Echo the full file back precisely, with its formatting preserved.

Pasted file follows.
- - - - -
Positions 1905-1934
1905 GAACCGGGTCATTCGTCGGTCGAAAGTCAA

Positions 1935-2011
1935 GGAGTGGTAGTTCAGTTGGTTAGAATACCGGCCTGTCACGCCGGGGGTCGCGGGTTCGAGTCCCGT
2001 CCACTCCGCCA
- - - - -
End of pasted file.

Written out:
Positions 1905-1934
1905 GAACCGGGTCATTCGTCGGTCGAAAGTCAA

Positions 1935-2011
1935 GGAGTGGTAGTTCAGTTGGTTAGAATACCGGCCTGTCACGCCGGGGGTCGCGGGTTCGAGTCCCGT
2001 CCACTCCGCCA